Establishing an FLR-Friendly Policy Framework in South Kivu, DRC

Published: 08 November 2023
Last edited: 08 November 2023
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The Restoration Initiative (TRI) country team in the Democratic Republic of Congo (DRC) has worked to put in place policy frameworks supportive of forest and landscape restoration (FLR) in the pilot province of South Kivu. To do this, the team facilitated the development of the Provincial Strategy for the Restoration of Forests and Landscapes in South Kivu, the drafting of two legal documents, one on bushfire management and one promoting FLR, to support the implementation of the strategy, and the integration of FLR measures in the local development plans of the Kabre and Ngweshe chiefdoms. Together, the provincial FLR strategy, supporting legal documents, and FLR-supporting local development plans will help coordinate various FLR projects and actions and help the local upscaling and management of restoration on the ground.  


West and Central Africa
Scale of implementation
Forest ecosystems
Tropical deciduous forest
Legal & policy frameworks
Land and Forest degradation
Conflicting uses / cumulative impacts
Lack of public and decision maker’s awareness
Sustainable development goals
SDG 13 – Climate action
SDG 15 – Life on land
Aichi targets
Target 7: Sustainable agriculture, aquaculture and forestry
Target 15: Ecosystem restoration and resilience


South Kivu, Democratic Republic of the Congo


The major challenges facing TRI DRC include political will and capacity. The validation process is often the most time-consuming and presents the largest roadblock to the implementation of FLR policy. This is because the various politicians and government agencies not only need to be convinced that the policies are worth pursuing, but also agree on all their aspects. Garnering enough enthusiastic political will, therefore can present a major challenge. In addition to enough political will, capacity presents a challenge to establishing FLR-supportive policies. Local coordinators and provincial bodies need to have the financial, political, and administrative capacity to push policies through the approval process as well through their implementation. Thus, ensuring there is enough capacity for successful policy adoption and implementation is vital for the restoration agenda.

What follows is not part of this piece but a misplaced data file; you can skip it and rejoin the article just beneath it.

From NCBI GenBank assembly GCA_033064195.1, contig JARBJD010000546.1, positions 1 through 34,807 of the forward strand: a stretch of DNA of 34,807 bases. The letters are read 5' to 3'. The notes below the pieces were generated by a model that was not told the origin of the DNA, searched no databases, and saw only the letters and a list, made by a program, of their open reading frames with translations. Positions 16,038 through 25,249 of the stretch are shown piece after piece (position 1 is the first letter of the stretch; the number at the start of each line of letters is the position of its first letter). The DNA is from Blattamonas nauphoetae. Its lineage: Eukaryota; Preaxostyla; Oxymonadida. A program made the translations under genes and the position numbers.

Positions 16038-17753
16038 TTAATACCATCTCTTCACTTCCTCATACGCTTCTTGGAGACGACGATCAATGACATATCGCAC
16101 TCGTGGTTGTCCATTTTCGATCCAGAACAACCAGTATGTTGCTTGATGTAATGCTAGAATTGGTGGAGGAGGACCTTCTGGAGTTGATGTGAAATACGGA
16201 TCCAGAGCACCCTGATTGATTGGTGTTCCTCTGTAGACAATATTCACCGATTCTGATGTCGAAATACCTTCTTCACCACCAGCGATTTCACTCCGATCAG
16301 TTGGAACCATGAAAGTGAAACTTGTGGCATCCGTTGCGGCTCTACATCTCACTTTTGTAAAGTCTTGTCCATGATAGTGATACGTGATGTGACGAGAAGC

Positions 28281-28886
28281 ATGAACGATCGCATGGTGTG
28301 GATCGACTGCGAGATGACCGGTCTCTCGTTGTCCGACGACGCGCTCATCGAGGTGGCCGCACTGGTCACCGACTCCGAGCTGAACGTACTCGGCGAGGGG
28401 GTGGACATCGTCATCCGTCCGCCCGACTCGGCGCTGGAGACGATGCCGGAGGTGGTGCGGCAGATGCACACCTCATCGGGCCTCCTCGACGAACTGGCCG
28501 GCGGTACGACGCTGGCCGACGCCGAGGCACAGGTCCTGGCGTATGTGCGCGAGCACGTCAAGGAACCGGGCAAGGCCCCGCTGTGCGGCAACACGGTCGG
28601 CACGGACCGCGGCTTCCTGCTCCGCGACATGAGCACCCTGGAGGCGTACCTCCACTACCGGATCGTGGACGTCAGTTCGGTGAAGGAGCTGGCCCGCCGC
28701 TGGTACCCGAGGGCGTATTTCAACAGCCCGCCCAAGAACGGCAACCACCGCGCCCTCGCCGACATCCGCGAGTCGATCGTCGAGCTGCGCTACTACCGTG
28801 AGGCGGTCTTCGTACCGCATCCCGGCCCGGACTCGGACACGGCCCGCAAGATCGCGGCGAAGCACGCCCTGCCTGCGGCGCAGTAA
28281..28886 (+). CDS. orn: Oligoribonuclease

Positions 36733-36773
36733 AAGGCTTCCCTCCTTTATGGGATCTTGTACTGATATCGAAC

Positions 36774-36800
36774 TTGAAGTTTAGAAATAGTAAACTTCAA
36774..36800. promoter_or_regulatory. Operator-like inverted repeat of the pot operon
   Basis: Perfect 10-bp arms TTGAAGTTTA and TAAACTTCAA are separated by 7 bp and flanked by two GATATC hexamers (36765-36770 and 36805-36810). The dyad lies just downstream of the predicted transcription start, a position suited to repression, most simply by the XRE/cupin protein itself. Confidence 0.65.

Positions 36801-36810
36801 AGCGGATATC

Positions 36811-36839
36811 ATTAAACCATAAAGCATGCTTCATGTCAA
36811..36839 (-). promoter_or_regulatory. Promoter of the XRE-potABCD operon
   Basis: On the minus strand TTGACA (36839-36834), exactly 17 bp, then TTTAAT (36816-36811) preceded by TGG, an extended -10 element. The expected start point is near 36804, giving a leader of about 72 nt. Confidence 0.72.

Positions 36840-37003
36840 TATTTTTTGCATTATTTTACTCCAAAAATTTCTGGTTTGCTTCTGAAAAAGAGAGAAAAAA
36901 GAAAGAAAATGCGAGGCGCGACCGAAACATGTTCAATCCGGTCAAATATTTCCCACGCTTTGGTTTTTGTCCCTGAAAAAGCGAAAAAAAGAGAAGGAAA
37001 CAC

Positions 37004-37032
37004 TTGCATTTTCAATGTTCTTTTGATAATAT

Local communities, such as indigenous peoples and local authorities, greatly benefit as the restoration policies provide an FLR framework supporting restoration projects that promote conservation and provide for job training and community involvement. 

How do the building blocks interact?

With a newly elaborated Provincial Strategy for the Restoration of Forest and Landscapes in South Kivu, a legal document on bushfires and on the promotion of FLR, and local development plans that incorporate these policies and FLR in general, TRI has helped to put in place a policy framework that is supportive of FLR in South Kivu, DRC. The provincial strategy acts the FLR policy pillar, by outlining actions and regulations around FLR in South Kivu. The legal documents, then, enhance the strategy by providing specific measures around bushfires and the promotion of FLR. Ultimately, the local development plans incorporate FLR and the greater subnational policies to ensure the uptake of FLR projects and to help upscale restoration on the ground. As a whole, the policies strengthen FLR in South Kivu and provide a guide for other provinces in DRC to follow. This will not only help South Kivu achieve its restoration goals, but will also help the country as a whole pursue it restoration targets and commitments.